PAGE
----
“Obviously he was late and he knew it. He and I had an exchange right after and I told him he was suspended and he wasn’t real happy about it. I told him why and he came back after practice and handle it in the way I thought where we might see a change in him that second half.

“Obviously the punt return he took to the house and he caught the ball very, very well.

“Unfortunately we had to suspend two of our players in the first half because they were not on time. That was a distraction.

“One of the things that we have tried to tell our players is that we can’t have the success we want to have with distractions. You have a player not show up and that’s a distraction.

“Unfortunately, Saturday’s experience was a learning experience for a lot of people. I think it was a great one for Jared and now with the injury to Keon Hatcher, it is a chance for him to step forward and I think he is going to do it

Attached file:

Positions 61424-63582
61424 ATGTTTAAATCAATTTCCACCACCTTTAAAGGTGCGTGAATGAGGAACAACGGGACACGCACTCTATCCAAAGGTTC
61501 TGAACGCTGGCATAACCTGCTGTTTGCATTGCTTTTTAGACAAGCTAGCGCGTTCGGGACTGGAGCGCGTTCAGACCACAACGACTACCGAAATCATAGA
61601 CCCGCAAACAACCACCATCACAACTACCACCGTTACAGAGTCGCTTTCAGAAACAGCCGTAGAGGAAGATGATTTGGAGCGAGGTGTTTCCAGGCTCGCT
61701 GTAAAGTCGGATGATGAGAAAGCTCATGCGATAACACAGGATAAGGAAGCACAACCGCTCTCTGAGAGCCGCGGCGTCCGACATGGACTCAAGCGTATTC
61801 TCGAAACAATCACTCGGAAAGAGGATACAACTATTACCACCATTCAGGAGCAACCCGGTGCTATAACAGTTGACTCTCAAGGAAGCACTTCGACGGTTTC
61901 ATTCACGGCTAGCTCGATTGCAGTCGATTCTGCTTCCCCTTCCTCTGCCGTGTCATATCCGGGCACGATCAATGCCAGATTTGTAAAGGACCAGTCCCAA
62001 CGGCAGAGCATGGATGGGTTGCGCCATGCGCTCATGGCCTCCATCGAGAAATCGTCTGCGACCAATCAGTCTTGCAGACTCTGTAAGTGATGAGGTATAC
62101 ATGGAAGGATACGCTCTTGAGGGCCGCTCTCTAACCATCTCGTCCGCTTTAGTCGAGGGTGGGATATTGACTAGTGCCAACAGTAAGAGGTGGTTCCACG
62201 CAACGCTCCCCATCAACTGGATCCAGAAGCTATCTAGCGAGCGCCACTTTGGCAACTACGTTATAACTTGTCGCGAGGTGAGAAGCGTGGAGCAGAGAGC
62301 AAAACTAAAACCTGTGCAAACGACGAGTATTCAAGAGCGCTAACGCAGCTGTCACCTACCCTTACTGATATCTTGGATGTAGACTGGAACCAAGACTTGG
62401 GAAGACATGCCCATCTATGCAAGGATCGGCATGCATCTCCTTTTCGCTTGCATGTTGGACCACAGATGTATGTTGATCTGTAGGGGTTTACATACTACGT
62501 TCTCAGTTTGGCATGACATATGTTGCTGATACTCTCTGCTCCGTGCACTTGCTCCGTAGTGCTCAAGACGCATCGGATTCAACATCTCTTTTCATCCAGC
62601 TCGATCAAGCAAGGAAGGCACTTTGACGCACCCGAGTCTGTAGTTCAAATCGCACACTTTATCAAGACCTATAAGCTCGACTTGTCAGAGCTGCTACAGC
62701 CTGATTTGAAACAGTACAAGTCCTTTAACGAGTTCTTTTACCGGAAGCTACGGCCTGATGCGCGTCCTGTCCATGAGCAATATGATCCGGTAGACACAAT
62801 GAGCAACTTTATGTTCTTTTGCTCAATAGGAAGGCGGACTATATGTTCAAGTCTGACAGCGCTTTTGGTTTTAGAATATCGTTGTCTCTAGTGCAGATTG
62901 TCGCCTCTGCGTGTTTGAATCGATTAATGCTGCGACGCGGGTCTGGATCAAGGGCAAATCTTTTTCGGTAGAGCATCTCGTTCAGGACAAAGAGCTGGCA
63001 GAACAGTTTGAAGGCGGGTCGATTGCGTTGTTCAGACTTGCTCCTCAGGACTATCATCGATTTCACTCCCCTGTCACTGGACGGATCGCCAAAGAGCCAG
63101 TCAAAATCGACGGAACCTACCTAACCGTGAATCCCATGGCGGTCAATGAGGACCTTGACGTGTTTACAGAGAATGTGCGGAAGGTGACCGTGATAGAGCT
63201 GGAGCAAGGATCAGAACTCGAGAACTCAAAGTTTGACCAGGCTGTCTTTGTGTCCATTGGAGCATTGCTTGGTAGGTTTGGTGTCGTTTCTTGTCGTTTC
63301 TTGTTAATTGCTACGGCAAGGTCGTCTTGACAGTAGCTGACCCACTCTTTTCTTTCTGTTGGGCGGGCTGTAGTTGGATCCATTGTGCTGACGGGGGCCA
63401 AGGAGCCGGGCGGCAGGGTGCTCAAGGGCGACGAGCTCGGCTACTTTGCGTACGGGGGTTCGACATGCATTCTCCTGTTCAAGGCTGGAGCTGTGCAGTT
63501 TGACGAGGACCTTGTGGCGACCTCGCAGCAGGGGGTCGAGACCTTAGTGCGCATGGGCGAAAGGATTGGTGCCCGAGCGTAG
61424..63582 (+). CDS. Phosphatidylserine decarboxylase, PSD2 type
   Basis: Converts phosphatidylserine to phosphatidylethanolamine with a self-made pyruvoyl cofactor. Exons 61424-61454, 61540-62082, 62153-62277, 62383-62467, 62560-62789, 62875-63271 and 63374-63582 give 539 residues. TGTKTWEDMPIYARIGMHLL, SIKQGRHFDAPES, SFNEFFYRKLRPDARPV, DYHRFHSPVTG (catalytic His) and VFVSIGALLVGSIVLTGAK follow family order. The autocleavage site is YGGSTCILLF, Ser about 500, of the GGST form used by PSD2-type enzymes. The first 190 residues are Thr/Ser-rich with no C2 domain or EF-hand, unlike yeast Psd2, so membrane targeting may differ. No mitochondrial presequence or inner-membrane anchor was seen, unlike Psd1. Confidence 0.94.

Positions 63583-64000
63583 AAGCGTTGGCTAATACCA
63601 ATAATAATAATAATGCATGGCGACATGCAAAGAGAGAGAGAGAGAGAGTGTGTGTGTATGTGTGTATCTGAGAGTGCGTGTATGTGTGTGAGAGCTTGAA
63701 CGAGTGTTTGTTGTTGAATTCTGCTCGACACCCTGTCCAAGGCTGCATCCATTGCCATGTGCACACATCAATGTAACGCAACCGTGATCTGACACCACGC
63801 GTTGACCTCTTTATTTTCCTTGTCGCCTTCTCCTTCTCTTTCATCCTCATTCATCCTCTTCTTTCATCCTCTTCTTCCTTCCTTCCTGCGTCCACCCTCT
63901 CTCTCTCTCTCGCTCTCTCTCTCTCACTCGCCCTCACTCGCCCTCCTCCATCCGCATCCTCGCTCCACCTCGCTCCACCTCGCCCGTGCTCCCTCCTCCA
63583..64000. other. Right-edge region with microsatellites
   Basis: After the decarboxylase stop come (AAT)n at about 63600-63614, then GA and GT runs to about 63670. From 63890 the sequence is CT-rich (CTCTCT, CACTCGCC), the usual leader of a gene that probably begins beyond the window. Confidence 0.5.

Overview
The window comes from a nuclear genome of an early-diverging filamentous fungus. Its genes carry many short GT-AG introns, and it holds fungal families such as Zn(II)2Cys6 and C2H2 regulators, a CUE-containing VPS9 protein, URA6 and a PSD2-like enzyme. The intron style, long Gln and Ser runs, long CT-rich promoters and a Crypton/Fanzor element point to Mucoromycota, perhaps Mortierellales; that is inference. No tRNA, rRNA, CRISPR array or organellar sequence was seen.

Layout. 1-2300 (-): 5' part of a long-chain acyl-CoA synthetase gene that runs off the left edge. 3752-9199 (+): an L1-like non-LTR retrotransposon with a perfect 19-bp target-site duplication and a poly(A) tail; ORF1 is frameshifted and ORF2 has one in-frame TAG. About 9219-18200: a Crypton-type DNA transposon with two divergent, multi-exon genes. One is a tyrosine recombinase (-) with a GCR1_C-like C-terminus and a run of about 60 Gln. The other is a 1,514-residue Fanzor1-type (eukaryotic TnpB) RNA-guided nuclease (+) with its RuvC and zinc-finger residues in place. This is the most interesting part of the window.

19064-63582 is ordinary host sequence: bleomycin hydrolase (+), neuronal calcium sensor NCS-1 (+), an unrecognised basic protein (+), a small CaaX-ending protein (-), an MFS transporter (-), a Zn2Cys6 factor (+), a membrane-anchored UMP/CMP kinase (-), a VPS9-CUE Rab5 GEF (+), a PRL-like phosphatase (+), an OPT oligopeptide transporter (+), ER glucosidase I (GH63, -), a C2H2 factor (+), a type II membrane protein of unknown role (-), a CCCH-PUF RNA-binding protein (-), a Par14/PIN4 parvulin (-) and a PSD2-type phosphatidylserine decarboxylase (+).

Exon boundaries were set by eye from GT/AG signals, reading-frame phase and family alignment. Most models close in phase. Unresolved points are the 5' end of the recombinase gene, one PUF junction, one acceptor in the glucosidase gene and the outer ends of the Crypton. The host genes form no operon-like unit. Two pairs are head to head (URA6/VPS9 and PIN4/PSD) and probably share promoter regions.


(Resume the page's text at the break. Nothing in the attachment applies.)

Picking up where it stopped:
“He is a great kid with a lot of talent.”

Both Hatcher and fellow wideout Cody Hollister - who sources indicate broke his foot in Tuesday practice - are out.

Bielema touched on Cornelius’ progress in the past year.

“I think last year he was a kid that loves he game and was out there playing it and just kind of thought it was the next step up from high school,” Bielema said.

“He came from a great high school, but there is so much detail that goes into playing big-time college football, so much preparation, a definition of certain details that you have to be on top of for you to get there.

“I think that is the jump that he made. I think he has made a big jump in maturity level and I think the idea of what we saw Saturday is going to be the start of something really special.”